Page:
The Suburban Context
<4> Of the major writers of the 1930s only J.B Priestley tries to make a positive engagement with the mindset of the suburban classes. For him suburbia was a place where the working class and aspirational middle-class aspired to dreams of owning a house of their own. They were a “kind of signpost pointing to a sunlit main road of life,” an “escape from the houses with the outside toilet.” (Priestley 898) Contemporary analysis of the suburban models of the 30s suggests that such a viewpoint overlooked some fundamental flaws in the design and construction of such estates. Joe Bailey describes how the planning of these estates was “justified at an abstract level by the belief that small-scale face-to-face situations promote friendliness, political cohesion and democratic consent”, as well as a belief “that a collection of houses is always a social unit.” (Bailey 84) Peter Wilmott observes that “[n]eighbourhoods seem to work well enough in functional terms but there is no evidence that they do anything to create ‘community’ or ‘neighbourliness,’ or indeed that they have any special social significance.” (Wilmott 126) Arthur Edwards notes, “[s]uburbia lacked this neighbourliness[…][i]t was an isolated, unnatural society, established on the edge of town, made up of people chosen by accident of need and administrative convenience, and formed, not of a single social class, but often of a single age-group.” (Edward 111) For Lynne Hapgood this is the “marginal suburb –- on the margins of social status, of the aesthetic environment and of culture.” (Hapgood 170) She further notes that “[i]t was discussions about the perceived ugliness, monotony, cultural limitations and small mindedness of working-class suburbs that most galvanised public opinion.” (170)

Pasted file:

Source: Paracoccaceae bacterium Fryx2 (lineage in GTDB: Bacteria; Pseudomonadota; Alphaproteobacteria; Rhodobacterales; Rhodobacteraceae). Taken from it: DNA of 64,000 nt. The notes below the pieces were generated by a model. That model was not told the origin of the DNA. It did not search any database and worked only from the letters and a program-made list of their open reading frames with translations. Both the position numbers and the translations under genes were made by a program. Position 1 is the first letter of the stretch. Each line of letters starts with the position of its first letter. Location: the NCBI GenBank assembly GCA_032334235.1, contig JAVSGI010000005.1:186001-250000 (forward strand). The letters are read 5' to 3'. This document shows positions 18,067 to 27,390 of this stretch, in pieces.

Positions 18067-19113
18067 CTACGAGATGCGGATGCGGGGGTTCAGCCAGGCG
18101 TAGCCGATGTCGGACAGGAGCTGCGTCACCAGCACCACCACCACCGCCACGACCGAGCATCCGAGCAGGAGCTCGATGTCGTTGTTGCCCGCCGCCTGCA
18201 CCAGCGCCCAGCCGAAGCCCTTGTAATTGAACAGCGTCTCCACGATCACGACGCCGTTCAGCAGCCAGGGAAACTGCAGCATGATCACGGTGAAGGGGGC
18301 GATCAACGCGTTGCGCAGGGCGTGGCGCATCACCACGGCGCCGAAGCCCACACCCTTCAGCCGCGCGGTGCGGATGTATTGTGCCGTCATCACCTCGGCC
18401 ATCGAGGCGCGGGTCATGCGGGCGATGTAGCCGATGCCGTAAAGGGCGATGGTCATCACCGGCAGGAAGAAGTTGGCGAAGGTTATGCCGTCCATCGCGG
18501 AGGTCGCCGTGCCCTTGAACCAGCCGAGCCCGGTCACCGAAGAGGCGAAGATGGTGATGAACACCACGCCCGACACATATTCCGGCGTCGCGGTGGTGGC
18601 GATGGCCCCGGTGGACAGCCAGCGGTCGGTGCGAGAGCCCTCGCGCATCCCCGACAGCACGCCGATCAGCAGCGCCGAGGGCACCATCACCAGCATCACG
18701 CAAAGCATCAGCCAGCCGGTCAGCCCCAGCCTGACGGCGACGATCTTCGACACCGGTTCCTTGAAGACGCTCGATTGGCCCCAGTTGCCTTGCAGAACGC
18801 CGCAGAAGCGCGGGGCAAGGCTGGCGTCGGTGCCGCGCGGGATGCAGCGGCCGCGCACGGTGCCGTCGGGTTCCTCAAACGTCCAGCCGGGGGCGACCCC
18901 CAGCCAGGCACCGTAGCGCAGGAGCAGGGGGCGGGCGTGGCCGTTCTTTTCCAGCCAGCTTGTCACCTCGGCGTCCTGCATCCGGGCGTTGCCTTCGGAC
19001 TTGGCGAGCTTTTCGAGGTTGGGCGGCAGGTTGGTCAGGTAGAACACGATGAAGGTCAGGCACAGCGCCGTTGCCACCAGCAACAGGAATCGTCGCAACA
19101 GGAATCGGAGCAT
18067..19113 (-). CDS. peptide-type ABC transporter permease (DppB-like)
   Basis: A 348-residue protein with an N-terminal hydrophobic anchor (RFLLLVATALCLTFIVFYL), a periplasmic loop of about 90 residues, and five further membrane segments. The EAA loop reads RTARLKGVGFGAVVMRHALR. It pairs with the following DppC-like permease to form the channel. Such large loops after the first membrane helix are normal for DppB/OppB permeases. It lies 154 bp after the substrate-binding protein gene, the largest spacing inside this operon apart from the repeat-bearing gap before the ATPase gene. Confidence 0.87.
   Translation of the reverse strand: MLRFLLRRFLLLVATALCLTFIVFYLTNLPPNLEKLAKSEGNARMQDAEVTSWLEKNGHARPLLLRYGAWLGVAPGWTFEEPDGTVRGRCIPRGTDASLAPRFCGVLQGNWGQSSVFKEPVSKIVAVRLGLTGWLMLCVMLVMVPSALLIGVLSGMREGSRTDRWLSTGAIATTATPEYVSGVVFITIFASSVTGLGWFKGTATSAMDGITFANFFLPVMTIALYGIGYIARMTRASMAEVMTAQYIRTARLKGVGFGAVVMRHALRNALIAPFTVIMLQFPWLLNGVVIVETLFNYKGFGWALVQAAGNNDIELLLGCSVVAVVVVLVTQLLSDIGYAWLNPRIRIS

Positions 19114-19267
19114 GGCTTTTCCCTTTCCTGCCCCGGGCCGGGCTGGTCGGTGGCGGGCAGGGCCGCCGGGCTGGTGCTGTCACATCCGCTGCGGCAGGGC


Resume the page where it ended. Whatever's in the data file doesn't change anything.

<5> Some of these attitudes are reflected in Thomas Sharp’s critique of the Garden City. “Streets,” he notes, “must be taboo; and so that there will be no mistake about it, the very word is no longer used, even for the purpose of an address: all have the proper country flavour.” (Sharp 150) Similar sentiments about suburbia can be found in A Clergyman’s Daughter (1935) where Orwell describes the matrix of roads in the area around Ringwood School. (ACD 197) Graham Greene in The Confidential Agent (1939) describes the holiday camp at Southcrawl as “circle after circle of chromium bungalows round a central illuminated tower –- fields and more bungalows.” (233) In The Lawless Roads (1938) he describes suburbia as “self-contained like an image of private significance ... Metroland loneliness.” (10) Louis MacNeice describes the activities of the suburban husbands on the weekend in Sunday Morning (1933): “Man’s heart expands to tinker with his car/For this is Sunday Morning, Fate’s great bazaar” and concludes:

But listen, up the road, something gulps, the church spire
Opens its eight bells out, skulls mouths which will not tire
To tell how there is no music or movement which secures
Escape from the weekday time. Which deadens and endures. (MacNeice 23)